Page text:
Cloud-based Hosting Announcements

One of the major goals of the current phase of Avalon, supported by a grant from the Andrew W. Mellon Foundation, is evolving Avalon to include a hosted software-as-a-service (SaaS) option in order to help grow the Avalon user base.


The Avalon team is excited to announce 3 recent steps made towards cloud-based, hosted solutions:


1)   The Avalon team has successfully completed a number of necessary upgrades towards cloud based services.


Our team has a proof-of-concept implementation Avalon 5.1 running Amazon Web Services (AWS), taking advantage of AWS services such as Amazon Elastic Transcoder and CloudFront Streaming.


As of the upcoming Avalon 6.0 release (currently available in an Alpha test version), Avalon runs on Fedora 4.  This includes new data models, an update to Hydra 10 and Solr and Ruby upgrades.


2)    The Avalon team is partnering with Lyrasis and DuraSpace to explore a SaaS offering of Avalon by Lyrasis that would leverage DuraCloud for preservation storage. 


Our first step is to gauge interest in such a service as well as to identify potential pilot participants. To help us with this assessment, we would appreciate it if you could fill out the following survey:


3)   Data Curation Experts has announced that they will offer hosted Avalon as a service beginning in January 2017.


This offering includes installation, setup and support of an Avalon instance in AWS for institutions who may not have the infrastructure or staff to spin up their own instance of Avalon or may want to start with Avalon in the cloud and eventually move it in house.




Announcing Avalon 5.1




Release 5.1 is a feature improvements release.

  • Markers (labeled time offsets) available in Playlist items for annotation and navigation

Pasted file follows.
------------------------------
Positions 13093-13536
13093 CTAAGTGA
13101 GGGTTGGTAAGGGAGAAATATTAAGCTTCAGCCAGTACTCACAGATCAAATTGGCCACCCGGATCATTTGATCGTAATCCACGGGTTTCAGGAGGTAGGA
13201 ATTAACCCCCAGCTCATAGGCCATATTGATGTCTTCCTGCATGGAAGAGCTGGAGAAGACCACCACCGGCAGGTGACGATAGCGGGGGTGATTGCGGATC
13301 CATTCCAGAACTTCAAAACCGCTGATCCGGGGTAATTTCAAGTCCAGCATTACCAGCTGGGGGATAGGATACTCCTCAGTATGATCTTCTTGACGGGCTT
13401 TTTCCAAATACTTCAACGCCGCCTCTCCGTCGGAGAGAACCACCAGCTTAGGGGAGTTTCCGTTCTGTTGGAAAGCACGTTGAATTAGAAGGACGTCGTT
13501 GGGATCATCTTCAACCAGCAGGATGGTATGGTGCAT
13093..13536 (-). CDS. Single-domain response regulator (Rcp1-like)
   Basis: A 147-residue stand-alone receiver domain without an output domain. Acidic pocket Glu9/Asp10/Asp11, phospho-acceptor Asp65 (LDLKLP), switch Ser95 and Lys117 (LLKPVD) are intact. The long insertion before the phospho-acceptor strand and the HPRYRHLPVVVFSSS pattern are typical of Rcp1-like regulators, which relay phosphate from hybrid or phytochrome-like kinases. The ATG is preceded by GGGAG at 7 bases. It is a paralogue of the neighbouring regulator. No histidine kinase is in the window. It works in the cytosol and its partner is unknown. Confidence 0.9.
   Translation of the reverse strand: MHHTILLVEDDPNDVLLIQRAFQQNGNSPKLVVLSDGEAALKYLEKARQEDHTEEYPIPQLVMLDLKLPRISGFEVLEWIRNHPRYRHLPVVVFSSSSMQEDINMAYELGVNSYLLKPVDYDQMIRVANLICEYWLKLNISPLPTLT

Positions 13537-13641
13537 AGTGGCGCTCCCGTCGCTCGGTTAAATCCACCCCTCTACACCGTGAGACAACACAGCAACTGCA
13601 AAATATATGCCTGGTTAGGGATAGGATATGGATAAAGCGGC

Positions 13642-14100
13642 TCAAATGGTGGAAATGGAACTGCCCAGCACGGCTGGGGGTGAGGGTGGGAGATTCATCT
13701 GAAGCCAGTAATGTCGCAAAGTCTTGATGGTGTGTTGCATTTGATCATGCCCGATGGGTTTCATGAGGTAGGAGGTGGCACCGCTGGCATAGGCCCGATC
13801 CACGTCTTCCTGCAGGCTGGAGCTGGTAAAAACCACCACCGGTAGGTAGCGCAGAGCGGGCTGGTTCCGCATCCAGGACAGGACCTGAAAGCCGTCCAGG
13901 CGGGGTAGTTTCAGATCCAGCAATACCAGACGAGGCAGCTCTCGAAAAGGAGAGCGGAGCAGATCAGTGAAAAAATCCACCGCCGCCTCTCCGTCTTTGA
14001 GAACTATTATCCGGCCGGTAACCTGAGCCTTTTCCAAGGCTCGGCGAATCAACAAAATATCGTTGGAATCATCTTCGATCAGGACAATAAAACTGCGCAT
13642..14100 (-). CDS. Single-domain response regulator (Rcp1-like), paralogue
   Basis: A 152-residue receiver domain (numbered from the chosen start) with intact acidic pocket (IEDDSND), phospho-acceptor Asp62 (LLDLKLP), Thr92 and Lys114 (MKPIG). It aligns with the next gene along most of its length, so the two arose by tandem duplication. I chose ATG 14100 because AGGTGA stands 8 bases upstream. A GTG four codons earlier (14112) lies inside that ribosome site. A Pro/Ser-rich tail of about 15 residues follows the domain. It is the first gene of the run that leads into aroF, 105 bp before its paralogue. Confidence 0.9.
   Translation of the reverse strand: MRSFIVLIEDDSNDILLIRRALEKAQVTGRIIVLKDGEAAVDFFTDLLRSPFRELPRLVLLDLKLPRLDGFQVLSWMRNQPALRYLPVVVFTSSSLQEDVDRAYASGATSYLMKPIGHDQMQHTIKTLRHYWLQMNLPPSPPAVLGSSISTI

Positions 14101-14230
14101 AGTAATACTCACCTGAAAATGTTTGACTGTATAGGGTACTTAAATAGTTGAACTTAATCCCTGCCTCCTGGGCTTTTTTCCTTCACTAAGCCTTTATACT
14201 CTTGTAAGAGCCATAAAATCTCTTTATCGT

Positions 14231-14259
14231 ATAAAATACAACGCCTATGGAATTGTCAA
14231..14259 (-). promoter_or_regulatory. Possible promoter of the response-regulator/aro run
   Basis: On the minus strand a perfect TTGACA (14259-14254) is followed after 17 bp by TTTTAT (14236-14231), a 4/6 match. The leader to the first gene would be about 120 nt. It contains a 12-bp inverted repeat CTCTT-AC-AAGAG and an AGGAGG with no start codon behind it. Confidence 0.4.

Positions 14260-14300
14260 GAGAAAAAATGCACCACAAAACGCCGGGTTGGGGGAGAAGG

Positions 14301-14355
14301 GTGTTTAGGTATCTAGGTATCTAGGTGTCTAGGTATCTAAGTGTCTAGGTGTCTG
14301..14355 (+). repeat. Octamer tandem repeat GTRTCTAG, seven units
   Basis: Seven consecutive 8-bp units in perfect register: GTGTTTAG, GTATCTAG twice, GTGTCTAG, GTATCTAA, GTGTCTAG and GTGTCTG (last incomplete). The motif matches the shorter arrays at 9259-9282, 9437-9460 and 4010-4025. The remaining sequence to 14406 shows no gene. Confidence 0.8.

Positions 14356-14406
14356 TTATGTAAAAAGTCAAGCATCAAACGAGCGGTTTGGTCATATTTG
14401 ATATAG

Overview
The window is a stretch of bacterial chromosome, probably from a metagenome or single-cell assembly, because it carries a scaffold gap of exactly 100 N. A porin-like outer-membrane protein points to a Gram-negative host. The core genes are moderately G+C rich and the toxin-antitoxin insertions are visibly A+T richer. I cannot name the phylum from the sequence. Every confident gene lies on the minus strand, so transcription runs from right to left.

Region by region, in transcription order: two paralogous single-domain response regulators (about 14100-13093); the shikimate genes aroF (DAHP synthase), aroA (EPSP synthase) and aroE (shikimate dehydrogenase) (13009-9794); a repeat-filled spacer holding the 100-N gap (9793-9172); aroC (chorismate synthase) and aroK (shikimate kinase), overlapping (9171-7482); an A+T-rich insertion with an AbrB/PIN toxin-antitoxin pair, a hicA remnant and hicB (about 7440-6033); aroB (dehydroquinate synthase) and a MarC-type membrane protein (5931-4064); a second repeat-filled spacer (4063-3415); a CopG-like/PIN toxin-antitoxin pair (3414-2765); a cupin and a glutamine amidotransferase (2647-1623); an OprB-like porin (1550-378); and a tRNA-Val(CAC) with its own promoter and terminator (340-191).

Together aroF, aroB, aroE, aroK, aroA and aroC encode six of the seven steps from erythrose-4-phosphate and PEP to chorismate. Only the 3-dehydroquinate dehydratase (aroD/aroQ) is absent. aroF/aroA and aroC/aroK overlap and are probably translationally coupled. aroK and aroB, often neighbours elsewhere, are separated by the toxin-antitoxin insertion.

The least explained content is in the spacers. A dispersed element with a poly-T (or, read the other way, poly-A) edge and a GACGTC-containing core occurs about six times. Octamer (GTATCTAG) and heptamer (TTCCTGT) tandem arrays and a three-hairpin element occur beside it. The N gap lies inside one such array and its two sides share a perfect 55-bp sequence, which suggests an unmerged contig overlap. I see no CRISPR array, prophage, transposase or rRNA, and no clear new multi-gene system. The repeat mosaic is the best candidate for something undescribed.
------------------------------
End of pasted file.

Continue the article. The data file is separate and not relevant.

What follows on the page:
• Tools for institutions moving from Variations to Avalon  

     *Self-service import of Variations playlist files into Avalon playlist

     *Migration tools for system administrators to import user bookmarks in Variations to Avalon

  • Minor bug fixes

     *Apostrophes in media object titles causing load failures

     *Various smart phone page display tweaks

     *Improved error handling for uploading


Users of Avalon 5.0.1 and previous releases can take advantage of these new features by Upgrading to Avalon 5.1.

For more details on each of these new features, visit: What’s New in Avalon 5 wiki page or our github.    

Please feel free to try Avalon 5.1 on our public test server before installation.
     *Installation options include virtual machine image, manual installation, and puppet upgrade. 

More information on all available options can be found on the Avalon web site’s download page:

We welcome your feedback on Avalon 5.1 via the avalon-discuss-l discussion list.   Join the discussion list at





Sprint 104: Markers, Variations Migration Tool, AWS mapping

The Avalon team's demo for sprint 104 is now available for viewing.



104 focused on:

·     Finishing new playlist features for 5.

·     Fedora 4 model investigations for Avalon 6.0 release.

·     Tool for Variations bookmarks to import into Avalon 5.  

·     Preparation for AWS pilot.


104’s demo highlights:

·     Markers (available ONLY within an Avalon playlist) are time points within an item you can name, and refer to visually on the media player.

·     Variations migrations tool: a configurable button to help Variations users move bookmarks into their instance of Avalon. 

·     First draft of diagram of Avalon in the cloud running on AWS.  



Watch the demo here:

To view all demos, here's our Avalon collection:




Please note our upcoming point release this week:

5.1 – improved 5.0 feature releases, specifically playlist features. 



Our waffle board#Avalon slack chat on the HydraPartners channel and our renewed commitment to shareable sprint demos are all measures to bring community insight and inspiration to the Avalon code and design.